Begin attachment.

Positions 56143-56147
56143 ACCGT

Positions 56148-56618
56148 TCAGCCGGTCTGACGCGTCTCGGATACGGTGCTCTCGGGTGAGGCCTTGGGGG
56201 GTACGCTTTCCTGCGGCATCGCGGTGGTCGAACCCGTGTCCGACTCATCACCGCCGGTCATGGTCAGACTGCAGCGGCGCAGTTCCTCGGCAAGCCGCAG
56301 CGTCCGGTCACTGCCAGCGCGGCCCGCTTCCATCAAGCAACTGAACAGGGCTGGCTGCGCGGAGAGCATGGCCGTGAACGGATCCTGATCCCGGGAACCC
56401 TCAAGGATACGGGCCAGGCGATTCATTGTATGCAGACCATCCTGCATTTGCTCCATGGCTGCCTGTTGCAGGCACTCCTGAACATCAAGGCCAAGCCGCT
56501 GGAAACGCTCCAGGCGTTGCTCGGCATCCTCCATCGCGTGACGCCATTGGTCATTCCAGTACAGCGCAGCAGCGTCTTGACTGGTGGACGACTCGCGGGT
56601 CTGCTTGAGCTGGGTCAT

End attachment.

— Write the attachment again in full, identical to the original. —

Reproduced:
Positions 56143-56147
56143 ACCGT

Positions 56148-56618
56148 TCAGCCGGTCTGACGCGTCTCGGATACGGTGCTCTCGGGTGAGGCCTTGGGGG
56201 GTACGCTTTCCTGCGGCATCGCGGTGGTCGAACCCGTGTCCGACTCATCACCGCCGGTCATGGTCAGACTGCAGCGGCGCAGTTCCTCGGCAAGCCGCAG
56301 CGTCCGGTCACTGCCAGCGCGGCCCGCTTCCATCAAGCAACTGAACAGGGCTGGCTGCGCGGAGAGCATGGCCGTGAACGGATCCTGATCCCGGGAACCC
56401 TCAAGGATACGGGCCAGGCGATTCATTGTATGCAGACCATCCTGCATTTGCTCCATGGCTGCCTGTTGCAGGCACTCCTGAACATCAAGGCCAAGCCGCT
56501 GGAAACGCTCCAGGCGTTGCTCGGCATCCTCCATCGCGTGACGCCATTGGTCATTCCAGTACAGCGCAGCAGCGTCTTGACTGGTGGACGACTCGCGGGT
56601 CTGCTTGAGCTGGGTCAT